>> In terms of?

>> In terms of the case numbers, we have gone to 53 today, do you feel that that was our peak yesterday?

>> I think it is too soon to say. Of course we want to see those numbers come down and with that sustained effort at level four, there is no question it is making a difference. Some modelling suggests without that level four, with those restrictions and without everyone's efforts, we could have been at 550 cases today alone. So it is making a difference. Whether or not we have now plateaued and moving down, we do need a bit more time I think to feel reassured of that.

>> What is your message around the woman who died following the Pfizer vaccine? What do you think is important to point out to people with that?

>> Two or three key things. The first is this is a known very rare side effect with the Pfizer vaccines and we had an alert around this  

>> And they this recently been vaccinated and they should look into that. That is part of the reason we have been very open about this case and also it's of great interest internationally as well because it is one of the few cases where we have got the full range of evidence around the side effects and then able to explain this death. I do want to of course give my condolences to the family that have been fabulous in supporting us to investigate this case an get this information out so that it can be useful for the wider public.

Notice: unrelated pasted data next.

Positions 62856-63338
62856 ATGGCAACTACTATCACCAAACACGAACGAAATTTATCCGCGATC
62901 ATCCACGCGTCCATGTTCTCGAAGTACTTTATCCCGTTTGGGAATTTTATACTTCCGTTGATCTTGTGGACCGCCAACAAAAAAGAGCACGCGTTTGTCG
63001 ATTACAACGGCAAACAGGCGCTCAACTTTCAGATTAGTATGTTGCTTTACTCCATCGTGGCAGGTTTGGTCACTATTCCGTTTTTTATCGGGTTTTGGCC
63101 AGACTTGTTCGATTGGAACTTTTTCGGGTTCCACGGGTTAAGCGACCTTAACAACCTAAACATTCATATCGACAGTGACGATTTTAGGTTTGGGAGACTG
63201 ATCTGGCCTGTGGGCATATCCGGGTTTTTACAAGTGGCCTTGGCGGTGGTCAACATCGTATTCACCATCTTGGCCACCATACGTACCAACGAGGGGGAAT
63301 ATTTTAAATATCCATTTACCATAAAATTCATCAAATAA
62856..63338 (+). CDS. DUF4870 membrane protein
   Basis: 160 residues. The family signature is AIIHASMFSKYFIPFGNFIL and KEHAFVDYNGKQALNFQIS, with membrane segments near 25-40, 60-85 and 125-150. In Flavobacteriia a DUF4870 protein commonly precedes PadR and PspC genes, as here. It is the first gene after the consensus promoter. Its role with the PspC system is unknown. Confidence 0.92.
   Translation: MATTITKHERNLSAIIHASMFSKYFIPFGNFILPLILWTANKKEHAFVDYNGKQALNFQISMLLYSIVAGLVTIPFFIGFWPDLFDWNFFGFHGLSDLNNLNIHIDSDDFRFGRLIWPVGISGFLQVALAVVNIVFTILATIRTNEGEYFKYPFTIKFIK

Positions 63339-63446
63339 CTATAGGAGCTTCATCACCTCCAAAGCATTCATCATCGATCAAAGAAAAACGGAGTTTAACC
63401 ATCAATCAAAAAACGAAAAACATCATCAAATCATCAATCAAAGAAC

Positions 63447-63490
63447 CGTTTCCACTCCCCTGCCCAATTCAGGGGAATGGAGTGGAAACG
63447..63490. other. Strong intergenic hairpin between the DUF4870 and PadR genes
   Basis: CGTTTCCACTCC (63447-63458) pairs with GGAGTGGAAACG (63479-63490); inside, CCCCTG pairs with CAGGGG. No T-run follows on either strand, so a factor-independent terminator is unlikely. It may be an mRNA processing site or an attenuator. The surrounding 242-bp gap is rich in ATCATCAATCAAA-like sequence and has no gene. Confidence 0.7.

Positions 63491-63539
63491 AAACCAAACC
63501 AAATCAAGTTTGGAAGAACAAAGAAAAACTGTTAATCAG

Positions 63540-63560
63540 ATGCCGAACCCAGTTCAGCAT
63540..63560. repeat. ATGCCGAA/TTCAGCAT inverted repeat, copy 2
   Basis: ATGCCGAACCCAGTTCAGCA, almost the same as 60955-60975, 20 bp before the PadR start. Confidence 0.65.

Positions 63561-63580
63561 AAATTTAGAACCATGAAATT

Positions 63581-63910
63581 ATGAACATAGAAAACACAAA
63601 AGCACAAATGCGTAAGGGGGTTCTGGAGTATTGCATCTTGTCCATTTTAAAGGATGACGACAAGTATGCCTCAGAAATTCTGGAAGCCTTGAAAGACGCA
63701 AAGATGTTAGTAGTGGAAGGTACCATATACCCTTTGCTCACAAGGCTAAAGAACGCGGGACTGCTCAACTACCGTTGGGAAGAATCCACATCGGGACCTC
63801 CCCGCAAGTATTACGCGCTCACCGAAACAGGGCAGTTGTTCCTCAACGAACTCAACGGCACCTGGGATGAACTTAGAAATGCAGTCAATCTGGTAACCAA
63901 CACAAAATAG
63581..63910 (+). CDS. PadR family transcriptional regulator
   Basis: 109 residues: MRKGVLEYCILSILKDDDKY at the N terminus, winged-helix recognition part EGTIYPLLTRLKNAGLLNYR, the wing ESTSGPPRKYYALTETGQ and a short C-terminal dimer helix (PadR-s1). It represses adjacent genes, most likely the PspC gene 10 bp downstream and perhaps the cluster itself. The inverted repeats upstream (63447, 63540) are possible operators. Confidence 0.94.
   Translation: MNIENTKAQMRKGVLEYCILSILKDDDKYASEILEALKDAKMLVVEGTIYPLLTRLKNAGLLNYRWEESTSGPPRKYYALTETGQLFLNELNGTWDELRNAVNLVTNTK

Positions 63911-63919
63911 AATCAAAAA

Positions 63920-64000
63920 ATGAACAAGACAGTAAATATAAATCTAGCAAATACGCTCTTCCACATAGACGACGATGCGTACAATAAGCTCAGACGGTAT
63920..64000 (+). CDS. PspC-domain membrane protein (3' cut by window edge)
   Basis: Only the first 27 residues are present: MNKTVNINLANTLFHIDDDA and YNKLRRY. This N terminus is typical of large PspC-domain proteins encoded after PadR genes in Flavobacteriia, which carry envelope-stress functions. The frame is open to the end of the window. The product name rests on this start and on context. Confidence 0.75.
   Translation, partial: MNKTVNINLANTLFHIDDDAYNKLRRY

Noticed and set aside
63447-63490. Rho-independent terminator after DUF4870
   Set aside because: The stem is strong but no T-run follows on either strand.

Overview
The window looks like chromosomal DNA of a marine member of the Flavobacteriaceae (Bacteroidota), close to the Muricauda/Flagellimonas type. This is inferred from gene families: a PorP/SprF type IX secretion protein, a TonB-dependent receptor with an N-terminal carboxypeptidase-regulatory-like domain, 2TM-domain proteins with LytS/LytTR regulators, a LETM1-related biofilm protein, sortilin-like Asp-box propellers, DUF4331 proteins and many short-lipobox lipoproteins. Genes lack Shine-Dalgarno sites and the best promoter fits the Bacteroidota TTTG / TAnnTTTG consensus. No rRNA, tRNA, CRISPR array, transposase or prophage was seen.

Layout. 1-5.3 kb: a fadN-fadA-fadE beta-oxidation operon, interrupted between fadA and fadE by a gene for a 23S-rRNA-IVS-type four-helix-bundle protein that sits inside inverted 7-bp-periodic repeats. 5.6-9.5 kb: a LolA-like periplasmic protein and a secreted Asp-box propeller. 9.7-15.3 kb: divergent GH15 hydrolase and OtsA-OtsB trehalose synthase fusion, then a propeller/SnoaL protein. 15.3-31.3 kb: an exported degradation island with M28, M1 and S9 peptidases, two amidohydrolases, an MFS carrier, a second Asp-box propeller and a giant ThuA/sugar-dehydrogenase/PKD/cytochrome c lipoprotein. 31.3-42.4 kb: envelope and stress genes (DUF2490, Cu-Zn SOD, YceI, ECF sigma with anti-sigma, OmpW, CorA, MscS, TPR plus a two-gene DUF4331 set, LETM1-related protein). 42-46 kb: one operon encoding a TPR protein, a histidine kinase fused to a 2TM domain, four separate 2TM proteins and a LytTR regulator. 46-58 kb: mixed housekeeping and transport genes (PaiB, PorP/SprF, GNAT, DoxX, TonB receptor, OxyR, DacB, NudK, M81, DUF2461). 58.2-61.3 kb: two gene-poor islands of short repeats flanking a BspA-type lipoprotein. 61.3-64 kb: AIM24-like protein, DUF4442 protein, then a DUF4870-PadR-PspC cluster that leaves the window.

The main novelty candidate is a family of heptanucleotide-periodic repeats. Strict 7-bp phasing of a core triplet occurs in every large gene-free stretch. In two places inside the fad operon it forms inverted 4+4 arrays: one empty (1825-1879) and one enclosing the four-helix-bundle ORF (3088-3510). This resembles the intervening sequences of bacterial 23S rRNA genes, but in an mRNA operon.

>> And clinicians especially. They were focussed on.

>> Yesterday you indicated there could be further level four restrictions. What further restrictions are you considering and when? And Dr Bloomfield, how concerned are you by transmission among essential workers?

>> What we indicated is that we are looking in those cases where we have for instance seen a small number of instances with transmission between workers at work sites. We are talking, though, roughly four. So very small. But what we want to do is see whether or not there is anything that could be done and the guidance we give particularly to employers who are operating in level four on how they can do that safely and prevent that from occurring. Now, already they use PPE, they use social distancing, they are cautious because it is a privilege to be open at level four. But we are seeing if there is more that we could add in that guidance and, of course, continuing to check whether or not those work places that are open indeed should be. To date I haven't seen examples that of places where we've had COVID appear or workers with COVID that are in work places that shouldn't be operating. They are predominantly been in food services or distribution where we as a country really are reliant on them continuing. But let's see if we can do more to keep people safe while they are there.